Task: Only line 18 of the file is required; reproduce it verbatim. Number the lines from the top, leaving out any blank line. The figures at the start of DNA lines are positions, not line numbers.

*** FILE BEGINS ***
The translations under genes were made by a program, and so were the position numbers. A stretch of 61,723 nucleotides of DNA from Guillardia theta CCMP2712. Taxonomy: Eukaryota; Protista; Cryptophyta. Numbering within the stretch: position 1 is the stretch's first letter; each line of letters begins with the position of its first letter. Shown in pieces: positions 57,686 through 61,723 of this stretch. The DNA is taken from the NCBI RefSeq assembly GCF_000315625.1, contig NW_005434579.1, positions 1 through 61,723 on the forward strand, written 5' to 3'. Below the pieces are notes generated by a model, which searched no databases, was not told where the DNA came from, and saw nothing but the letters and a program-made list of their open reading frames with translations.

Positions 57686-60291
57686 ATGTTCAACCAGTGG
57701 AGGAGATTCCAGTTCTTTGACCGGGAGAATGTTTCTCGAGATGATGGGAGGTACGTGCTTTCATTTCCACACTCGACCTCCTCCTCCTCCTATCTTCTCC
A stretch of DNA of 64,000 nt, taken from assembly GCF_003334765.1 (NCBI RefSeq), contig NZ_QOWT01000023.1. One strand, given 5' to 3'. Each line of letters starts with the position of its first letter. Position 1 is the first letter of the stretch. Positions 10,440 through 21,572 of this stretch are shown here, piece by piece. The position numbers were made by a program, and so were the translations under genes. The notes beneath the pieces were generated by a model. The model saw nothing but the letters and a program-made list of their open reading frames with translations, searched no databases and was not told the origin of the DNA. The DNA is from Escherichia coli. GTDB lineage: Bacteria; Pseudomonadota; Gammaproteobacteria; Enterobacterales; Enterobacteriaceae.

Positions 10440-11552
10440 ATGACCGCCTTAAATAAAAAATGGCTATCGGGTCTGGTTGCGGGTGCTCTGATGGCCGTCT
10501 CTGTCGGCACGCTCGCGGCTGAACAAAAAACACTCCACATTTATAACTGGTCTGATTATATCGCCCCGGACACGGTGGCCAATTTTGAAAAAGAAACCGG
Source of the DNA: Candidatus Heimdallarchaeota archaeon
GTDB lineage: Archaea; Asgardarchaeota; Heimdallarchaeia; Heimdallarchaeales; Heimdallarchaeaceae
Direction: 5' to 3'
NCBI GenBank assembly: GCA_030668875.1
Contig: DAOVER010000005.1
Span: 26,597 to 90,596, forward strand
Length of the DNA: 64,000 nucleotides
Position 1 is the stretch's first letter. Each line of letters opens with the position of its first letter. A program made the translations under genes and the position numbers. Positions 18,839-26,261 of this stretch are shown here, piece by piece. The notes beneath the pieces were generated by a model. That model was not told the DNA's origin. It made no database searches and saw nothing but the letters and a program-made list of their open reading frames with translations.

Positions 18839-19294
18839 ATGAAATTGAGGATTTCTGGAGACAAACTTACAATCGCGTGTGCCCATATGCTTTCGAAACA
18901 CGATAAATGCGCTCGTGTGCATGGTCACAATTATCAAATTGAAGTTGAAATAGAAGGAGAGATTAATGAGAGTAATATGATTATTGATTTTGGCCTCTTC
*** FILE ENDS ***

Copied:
18839 ATGAAATTGAGGATTTCTGGAGACAAACTTACAATCGCGTGTGCCCATATGCTTTCGAAACA